Manufacturing basics explained with frequently asked questions

Understand manufacturing basics including the methods, types, and some FAQs

 · 10 min read

Manufacturing basics blog

So your passion for building has led you to become a manufacturer and you want to get familiar with some manufacturing terms. Or you’re here just to know what phrases like job shop, material requisitions, production planning, etc, mean to keep up with your colleagues. Either way, in this blog, let’s get familiar with some manufacturing basics and answer some frequently asked manufacturing questions.

1. Some manufacturing lingo to get familiar with

Before we get into topics like BOM, materials, and inventory, let's get familiar with some commonly used manufacturing terms. These include subassemblies, job cards, subcontracting, and so on.

1.1 Subassembly

Think of subassmeblies like teams in a company, many units combined forms a larger unit. A subassembly is a group of parts that form another part. Subassemblies themselves can together form other subassemblies. It’s a parent-child relationship from the finished product to the subassemblies down to the individual parts. For example, consider that you’re manufacturing an office chair. Now you’ll use a cushion, cloth, and plastic to form a headrest, the headrest becomes a subassembly. Similarly, there are other subassemblies like back support, wheels, armrest, etc. These subassemblies are assembled to make the final product i.e., the office chair.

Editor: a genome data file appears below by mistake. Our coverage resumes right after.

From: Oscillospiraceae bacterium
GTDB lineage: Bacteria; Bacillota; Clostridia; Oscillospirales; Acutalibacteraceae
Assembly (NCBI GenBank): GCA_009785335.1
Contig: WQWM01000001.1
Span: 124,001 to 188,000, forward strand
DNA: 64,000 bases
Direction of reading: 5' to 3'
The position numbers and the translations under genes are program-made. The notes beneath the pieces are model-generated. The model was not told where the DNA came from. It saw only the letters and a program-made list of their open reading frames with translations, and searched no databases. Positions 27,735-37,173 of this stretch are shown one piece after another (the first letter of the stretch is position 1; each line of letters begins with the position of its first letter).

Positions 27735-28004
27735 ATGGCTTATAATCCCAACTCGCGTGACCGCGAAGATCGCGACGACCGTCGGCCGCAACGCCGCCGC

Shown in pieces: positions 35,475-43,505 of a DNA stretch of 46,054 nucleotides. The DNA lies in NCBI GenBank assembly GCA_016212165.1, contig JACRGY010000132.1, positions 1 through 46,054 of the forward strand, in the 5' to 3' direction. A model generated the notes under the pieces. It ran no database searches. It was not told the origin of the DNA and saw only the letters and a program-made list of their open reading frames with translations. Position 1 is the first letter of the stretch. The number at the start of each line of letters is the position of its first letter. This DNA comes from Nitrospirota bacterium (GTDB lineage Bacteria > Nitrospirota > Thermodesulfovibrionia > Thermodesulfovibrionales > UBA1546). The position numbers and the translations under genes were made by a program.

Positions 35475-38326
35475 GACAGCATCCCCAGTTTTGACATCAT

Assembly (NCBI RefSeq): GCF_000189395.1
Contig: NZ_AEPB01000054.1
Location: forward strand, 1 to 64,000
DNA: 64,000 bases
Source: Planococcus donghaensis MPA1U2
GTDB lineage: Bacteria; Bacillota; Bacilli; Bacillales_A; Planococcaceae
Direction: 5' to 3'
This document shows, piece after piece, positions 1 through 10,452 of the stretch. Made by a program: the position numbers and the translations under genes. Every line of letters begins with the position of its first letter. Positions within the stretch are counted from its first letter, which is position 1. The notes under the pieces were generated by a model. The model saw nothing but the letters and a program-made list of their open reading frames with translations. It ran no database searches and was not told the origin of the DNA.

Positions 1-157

Let’s see a visual example. Here, the X-Ray machine is the finished product which has subassemblies that need to be put together first.

Xray machine BOM example

1.2 Job card

When a manufacturing order is being processed in the factory, activities are broken down into jobs and job cards are a way of recording the jobs done on the raw materials. Job cards are given to workers who handle different workstations. For example, there’s a manufacturing order for manufacturing 10 plastic pipes. The job cards will contain activities like ‘melting plastic raw material’, ‘pouring plastic in molds’, ‘finishing process’, etc. Each of these job cards will be given to different workers at different workstations.

1.3 Routing